Why the bland, faceless styling – and how could they possibly charge so much when the larger Discovery seemed better value?
I’ve only driven the Sport ten miles to the station and back but already I can see the appeal. This is a very good car, with an exceptional engine and a cabin of peerless quality.
So while the Hyundai Santa Se, and such like are tons better value, I think a moment inside the Sport will persuade you this is a car that’s is actually worth more of your hard-earned cash.
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SUV couture – there’s not a lot of it around. The Hyundai Santa Fe and Porsche Macan have something but otherwise it’s a pretty barren field for parents wanting to make an impact at the school gates.
You only have to look at the Bentley Bentayga to realise that even with a stack of cash, designers have a major head-cluck when it comes to creating something pretty that stands high off the ground.
The Discovery Sport has all the visual appeal of a surgical stocking but it’s arguably still just about the best mid-range SUV out there. Audi Q5, BMW X3 and Mazda CX-5 may care to differ. The Volvo XC90 is probably the best.
Ultimately, it may come down to the badge on the bonnet. The Discovery isn’t just an SUV made by a ‘car’ company. It’s also a Land Rover, with the all the ability, heritage and kudos that goes with it.
That could be enough to sway many people…
If you haven’t seen images of the new Land Rover Defender yet, it’s well worth a Google. The replacement for the farmer’s favourite won’t be around until 2018, which makes the Discovery Sport even more important for Land Rover at present.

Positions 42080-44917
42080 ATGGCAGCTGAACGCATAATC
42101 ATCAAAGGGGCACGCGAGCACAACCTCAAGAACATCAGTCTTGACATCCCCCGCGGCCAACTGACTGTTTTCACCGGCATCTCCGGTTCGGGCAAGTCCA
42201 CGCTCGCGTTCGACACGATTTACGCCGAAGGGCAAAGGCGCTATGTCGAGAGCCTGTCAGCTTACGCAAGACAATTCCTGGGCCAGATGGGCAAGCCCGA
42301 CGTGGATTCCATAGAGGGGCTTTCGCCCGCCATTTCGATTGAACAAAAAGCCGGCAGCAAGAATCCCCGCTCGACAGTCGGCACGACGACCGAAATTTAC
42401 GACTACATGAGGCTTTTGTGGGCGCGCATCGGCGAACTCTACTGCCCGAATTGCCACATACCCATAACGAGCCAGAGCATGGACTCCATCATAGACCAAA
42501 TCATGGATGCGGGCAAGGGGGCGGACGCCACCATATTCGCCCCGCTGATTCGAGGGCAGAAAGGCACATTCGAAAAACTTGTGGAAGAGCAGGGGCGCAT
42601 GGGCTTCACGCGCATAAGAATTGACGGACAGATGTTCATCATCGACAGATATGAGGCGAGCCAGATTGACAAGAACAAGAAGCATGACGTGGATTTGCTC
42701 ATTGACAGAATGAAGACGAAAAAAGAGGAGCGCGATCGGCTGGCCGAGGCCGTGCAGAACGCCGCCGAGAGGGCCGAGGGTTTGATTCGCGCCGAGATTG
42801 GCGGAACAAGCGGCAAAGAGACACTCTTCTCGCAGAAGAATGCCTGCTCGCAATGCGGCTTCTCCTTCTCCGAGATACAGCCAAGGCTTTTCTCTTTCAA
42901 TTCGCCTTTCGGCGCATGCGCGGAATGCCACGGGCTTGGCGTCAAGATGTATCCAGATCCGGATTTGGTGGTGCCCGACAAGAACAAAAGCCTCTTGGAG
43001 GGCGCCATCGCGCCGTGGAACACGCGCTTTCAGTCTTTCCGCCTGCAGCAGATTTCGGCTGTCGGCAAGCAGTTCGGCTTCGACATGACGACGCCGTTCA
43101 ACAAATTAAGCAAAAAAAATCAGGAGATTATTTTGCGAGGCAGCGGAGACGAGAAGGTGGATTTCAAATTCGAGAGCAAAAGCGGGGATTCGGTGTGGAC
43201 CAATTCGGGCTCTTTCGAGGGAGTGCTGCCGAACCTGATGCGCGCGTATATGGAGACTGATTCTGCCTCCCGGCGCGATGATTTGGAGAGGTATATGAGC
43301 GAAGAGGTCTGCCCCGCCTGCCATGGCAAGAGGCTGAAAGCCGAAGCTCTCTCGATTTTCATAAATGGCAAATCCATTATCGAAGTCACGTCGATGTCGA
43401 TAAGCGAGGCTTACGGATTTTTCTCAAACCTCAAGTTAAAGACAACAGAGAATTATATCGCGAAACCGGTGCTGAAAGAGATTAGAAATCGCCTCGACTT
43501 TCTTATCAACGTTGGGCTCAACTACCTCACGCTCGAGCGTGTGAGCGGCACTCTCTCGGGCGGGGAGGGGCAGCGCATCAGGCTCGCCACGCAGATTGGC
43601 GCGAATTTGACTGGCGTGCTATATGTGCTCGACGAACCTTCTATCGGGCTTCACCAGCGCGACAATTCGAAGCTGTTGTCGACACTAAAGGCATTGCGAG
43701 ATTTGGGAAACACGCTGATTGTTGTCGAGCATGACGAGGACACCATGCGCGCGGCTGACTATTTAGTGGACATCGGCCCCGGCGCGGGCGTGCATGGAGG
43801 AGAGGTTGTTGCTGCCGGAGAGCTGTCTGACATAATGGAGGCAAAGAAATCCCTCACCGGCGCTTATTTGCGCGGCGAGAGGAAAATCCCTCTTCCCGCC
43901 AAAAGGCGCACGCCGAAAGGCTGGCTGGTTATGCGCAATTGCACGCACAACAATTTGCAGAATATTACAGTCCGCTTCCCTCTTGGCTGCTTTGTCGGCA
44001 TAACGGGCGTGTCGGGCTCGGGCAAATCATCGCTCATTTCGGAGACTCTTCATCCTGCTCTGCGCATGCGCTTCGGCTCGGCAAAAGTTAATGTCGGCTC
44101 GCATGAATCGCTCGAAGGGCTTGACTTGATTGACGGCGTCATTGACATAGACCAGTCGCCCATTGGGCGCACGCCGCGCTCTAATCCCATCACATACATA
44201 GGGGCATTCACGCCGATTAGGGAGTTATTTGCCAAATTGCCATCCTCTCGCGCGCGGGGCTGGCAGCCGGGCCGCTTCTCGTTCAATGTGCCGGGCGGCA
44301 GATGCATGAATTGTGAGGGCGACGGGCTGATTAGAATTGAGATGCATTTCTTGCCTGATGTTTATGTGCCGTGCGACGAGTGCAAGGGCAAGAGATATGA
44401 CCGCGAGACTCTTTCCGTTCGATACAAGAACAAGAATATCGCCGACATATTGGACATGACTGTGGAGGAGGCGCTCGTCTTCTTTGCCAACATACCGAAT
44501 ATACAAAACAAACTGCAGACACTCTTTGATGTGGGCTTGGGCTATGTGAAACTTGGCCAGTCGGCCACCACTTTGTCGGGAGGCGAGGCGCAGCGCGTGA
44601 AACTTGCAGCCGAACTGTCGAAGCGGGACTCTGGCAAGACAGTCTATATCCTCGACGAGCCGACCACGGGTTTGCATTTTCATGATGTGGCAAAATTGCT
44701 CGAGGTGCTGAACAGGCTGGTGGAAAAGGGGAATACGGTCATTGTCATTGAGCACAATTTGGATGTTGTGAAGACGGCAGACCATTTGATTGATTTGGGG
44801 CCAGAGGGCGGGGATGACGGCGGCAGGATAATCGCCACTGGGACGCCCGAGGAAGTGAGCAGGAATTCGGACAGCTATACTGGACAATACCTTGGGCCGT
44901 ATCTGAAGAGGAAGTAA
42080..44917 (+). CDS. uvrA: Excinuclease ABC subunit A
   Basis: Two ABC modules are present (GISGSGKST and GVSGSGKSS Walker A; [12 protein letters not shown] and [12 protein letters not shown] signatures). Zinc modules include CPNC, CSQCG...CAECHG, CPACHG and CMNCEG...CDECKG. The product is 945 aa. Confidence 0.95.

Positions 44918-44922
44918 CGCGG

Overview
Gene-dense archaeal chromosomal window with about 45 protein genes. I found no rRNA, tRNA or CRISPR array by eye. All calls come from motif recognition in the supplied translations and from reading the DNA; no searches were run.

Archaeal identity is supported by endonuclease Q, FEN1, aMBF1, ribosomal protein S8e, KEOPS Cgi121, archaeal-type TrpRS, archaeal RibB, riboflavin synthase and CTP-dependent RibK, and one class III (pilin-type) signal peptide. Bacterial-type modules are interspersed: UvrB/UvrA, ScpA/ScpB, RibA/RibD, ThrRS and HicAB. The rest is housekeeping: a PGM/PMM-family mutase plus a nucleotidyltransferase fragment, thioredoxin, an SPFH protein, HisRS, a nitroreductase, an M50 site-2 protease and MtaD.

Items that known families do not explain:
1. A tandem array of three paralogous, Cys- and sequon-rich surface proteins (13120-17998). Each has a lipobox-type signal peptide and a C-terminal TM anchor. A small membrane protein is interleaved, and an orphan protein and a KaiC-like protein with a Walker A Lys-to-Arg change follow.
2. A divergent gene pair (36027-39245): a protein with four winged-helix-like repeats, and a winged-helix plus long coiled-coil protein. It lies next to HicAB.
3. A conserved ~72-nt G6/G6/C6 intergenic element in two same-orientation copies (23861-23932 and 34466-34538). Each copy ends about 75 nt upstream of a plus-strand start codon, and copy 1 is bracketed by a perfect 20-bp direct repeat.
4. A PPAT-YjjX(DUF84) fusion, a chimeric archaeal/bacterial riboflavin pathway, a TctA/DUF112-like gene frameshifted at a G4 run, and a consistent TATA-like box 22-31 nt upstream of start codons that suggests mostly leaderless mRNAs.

With the Freelander gone, there’s currently nothing to plug the gap at entry level – meaning the Sport is your first step on the ladder to Land Rover ownership.
Not that many farmers will be looking at a Sport. It’s far too street SUV for hacking across a field.One thing’s for sure though, the Sport is hugely economical by comparison.
I’m getting around 43mpg in everyday use without even trying. There are more frugal SUVs on the market and with lower emissions but for a land Rover, this is ridiculously thrifty to run…
I can’t say I’m in love with the conservative styling of the Discovery Sport but I do love the way it rides. It’s a little firm but the Land Rover becomes supremely comfortable at higher speeds.
It’s especially good a bounding along a country A-road – tackling the occasional pothole and rut with consummate ease, just as you would expect of a Land Rover.
The Sport is more rugged than the refined Range Rover Evoque but there are obvious parallels to be drawn between the two. The Disco is less of a sporty saloon and more of a heavyweight cruiser.
And if you do have an occasion to put it down an off-road track, the Discovery will be an easy-to-use and rewarding companion. It’s not quite a Range Rover but will perform just as well in the rough stuff…
I’ve been driving cars for over 30 years now. I think I’m quite good at it. There are some that feel right and others which trip me up when I slip behind the wheel and start pressing buttons for the first time.
The Discovery Sport is intuitive in most respects – just like an emission-friendly Golf or a Porsche Boxster. The Land Rover flatters drivers and makes you feel good about yourself.
It’s all very clever except for one thing… The stop-start system has a nasty habit of encouraging the engine to stall at junctions. Once could be a mistake on my part but four times in as many days is an issue.
To boot up the engine, you have to knock it out of gear and do a total re-start. Of course, I’m driving the entry level manual, it couldn’t happen with the auto. There’s no quick fix and I’ve had a couple of embarrassing moments holding up a queue of traffic behind me.
My advice is buy the auto…